Then we hit a wide smooth road.  We had just climbed and things were leveling off and the moderately rolling.  I found myself off the front in another breakaway.  However, it wasn’t just any breakaway… I was in a five man pace line with Lance Armstrong!  We were rolling at over 30 mph.  The line kept rotating and at one point as I came around I could feel that Lance was looking over to see who his interloper was hanging with his boys.

Finally, I reached the point where I felt if we did one more rotation I would be spit out the back.  Lucky for me, the riders eased up at that point.  I was able to slide back again and rest a bit.  It was a good thing, the roads got rough again and the hills returned.  Hey, don’t think all of Texas is flat!

My next encounter with Lance came after a climb.  Everyone was riding in a double pace-line.  The way this works is two riders ride up front and when they are done leading the group, they split and the next two riders move up to the front to lead for a while.  As we reached the top of a climb and we came to a turn, the lines shuffled and I led the group into the turn by myself.

As soon as we turned, I could see a long hill ahead — probably 200 yards or more.  Then I sensed someone rolling up to my left.  It was Lance.  We started to pull the group together.

I looked over and said, “Hello from Greenville, SC.”  He smiled and said, “Oh, you rode here with that group?  George told me about you guys.”  We talked a little more about the Challenge to Conquer Cancer Ride and then he said, “I’ll have to e-mail George and tell him I rode with you.”  At that point, we were about 50 yards from the top of the climb.  I said, “I’m going to pull off up at the top.  Being up here is a little out of my league.”  Lance replied, “Hey, you’re working harder than me.  Just ease up and take it easy.  There are a lot of hills up on this next section.”  “Thanks for the warning,” I said, “I think I’ll just fade back and rest up for them.”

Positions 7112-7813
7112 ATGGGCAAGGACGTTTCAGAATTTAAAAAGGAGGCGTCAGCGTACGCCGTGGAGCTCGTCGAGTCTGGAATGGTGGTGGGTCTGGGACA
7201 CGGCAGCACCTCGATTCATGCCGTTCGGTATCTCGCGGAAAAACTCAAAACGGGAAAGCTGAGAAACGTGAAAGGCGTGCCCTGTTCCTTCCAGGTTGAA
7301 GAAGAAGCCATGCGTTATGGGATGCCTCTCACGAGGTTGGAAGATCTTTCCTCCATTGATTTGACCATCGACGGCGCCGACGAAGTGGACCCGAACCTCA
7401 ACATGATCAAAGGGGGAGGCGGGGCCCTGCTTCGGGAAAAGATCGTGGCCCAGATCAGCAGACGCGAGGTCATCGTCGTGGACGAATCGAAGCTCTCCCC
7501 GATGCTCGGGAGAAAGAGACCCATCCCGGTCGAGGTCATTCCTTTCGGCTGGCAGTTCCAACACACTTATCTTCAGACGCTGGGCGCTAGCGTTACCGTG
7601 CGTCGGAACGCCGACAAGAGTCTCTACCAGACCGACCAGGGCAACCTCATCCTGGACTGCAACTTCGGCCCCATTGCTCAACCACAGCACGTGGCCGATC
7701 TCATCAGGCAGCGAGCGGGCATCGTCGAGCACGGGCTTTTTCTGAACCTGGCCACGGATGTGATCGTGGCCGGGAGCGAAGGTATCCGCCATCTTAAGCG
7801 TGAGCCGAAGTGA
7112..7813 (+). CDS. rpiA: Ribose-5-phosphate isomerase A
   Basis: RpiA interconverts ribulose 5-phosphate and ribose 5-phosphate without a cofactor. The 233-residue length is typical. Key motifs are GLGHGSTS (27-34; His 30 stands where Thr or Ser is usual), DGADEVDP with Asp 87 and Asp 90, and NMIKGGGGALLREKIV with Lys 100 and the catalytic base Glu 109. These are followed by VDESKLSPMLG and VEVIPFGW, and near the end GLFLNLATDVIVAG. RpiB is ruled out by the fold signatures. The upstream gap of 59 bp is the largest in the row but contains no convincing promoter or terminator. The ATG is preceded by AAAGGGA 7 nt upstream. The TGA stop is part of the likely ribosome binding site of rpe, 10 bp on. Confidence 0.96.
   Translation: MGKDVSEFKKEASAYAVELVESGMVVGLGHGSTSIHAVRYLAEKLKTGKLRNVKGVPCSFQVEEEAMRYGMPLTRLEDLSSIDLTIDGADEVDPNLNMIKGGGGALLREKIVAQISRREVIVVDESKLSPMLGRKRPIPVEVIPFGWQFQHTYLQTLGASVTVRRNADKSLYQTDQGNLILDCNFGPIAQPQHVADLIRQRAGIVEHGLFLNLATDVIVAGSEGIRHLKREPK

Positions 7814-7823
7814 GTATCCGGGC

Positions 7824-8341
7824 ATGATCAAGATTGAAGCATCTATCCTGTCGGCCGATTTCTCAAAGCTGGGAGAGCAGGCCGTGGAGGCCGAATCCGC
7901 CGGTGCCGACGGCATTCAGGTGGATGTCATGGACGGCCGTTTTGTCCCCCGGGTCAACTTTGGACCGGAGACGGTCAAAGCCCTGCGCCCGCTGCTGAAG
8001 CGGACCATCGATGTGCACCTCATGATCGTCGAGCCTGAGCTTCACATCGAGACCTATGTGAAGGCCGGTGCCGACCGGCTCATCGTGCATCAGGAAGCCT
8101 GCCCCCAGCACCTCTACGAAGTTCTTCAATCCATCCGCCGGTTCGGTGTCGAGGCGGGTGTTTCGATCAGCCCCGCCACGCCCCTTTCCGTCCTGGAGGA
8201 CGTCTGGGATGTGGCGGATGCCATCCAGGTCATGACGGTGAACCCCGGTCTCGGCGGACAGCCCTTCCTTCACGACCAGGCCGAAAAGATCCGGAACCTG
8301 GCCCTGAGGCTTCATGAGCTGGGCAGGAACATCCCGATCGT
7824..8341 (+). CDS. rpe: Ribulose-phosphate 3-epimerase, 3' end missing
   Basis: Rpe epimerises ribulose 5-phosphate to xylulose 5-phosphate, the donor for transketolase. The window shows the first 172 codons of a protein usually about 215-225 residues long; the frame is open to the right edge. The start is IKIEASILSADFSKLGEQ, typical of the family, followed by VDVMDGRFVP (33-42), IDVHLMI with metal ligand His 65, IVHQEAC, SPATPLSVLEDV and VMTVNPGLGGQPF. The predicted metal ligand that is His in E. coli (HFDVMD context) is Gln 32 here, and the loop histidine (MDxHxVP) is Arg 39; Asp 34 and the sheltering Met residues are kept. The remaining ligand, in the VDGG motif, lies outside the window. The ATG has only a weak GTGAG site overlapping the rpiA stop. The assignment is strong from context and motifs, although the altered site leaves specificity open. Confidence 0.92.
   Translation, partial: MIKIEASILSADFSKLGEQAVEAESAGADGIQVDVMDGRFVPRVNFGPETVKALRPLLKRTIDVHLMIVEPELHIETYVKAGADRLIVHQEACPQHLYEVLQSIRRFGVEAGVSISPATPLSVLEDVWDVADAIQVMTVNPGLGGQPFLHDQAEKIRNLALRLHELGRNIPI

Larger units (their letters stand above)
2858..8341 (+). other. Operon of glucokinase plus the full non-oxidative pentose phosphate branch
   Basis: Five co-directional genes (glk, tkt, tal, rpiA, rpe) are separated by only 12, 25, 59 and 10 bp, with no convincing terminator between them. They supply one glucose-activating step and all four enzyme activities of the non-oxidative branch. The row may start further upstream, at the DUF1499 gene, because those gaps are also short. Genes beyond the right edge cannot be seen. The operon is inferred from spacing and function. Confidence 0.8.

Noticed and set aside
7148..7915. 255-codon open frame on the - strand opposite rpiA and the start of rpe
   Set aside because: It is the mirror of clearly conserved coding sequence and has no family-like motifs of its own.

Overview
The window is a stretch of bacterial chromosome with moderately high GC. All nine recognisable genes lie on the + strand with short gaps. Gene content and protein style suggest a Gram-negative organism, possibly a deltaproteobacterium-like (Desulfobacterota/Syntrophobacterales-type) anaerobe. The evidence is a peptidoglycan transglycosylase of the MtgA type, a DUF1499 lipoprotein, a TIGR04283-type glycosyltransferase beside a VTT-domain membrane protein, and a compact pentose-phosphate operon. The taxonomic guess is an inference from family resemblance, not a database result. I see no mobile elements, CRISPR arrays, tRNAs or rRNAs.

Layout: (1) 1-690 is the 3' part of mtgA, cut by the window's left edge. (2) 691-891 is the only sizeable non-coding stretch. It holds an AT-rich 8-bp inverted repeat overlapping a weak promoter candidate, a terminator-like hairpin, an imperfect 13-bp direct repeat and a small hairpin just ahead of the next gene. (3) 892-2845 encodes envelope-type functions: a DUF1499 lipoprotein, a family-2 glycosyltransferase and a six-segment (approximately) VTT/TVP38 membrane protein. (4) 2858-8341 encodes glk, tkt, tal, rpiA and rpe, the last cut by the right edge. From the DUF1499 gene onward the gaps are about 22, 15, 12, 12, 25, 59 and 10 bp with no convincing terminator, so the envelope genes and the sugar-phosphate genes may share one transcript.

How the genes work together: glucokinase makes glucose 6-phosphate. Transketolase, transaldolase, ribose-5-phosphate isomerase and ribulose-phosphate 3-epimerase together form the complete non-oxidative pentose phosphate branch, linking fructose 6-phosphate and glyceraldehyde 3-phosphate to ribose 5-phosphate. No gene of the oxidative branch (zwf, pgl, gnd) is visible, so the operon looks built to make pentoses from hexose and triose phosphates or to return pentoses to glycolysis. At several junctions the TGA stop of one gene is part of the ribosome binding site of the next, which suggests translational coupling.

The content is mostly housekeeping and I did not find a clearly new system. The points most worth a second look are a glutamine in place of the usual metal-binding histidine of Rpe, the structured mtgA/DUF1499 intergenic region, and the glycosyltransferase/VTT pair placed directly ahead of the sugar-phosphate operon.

Okay, I know I was stupid.  I wasn’t naive to think that I was going to be finishing with the front group.  However, how many times do you get to ride in a five man pace-line with a seven time Tour de France winner?  It isn’t everyday you get to pull a group of riders with Lance Armstrong as your partner.  At that point, I was fine getting dropped when the time came.

It did come.  The group had shrunk to no more than 30 riders as we neared the final 20 miles.  We neared a sag stop where there were a whole bunch of people from other rides standing by the road.  Arthur had overheard something I didn’t hear and he made sure he gapped the field before we reached the SAG.

I learned why as I moved through the crowd.  Lance had sent some of his boys up the road (Arthur was marking them) and as he moved through the crowd he drew a lot of attention.  It clogged the road and I had to slow.  Then as soon as we where through the zone, Lance took off for his “protectors.”  By the time I made it through, there was already a good sized gap.  I knew right then I was dropped.

Arthur was still up there, though I never saw him again.  He said he was dropped not long after I was, but he was able to hang with some other riders and finished the entire ride in the top 10.  For awhile, I was all alone.  That was tough.  I kept trying to keep up my pace, but I was fighting negative thoughts.  Thankfully, before long, three guys who had stopped at the SAG came moving around me.  I fell in line.

We worked together pretty well.  However, I was feeling a cramp coming in my left calve.  The good news is that it worked itself out and I actually started feeling better and better as we continued to pace ourselves.  Before I knew it, we were pulling into the finish!

I believe my finish was in the top 15 or 20.  My Garmin was driving me nuts on the ride as it kept losing the satellite signal.  Because of that, I’m not exactly sure what my finish time was, but best I can figure I finished the 90 miles between 3 hours and 45 minutes and 4 hours.  We averaged over 22.5 mph for the entire ride!

What a day!  Now it is all over.  Still, I have some great memories of this week.  What a ride to cap it off!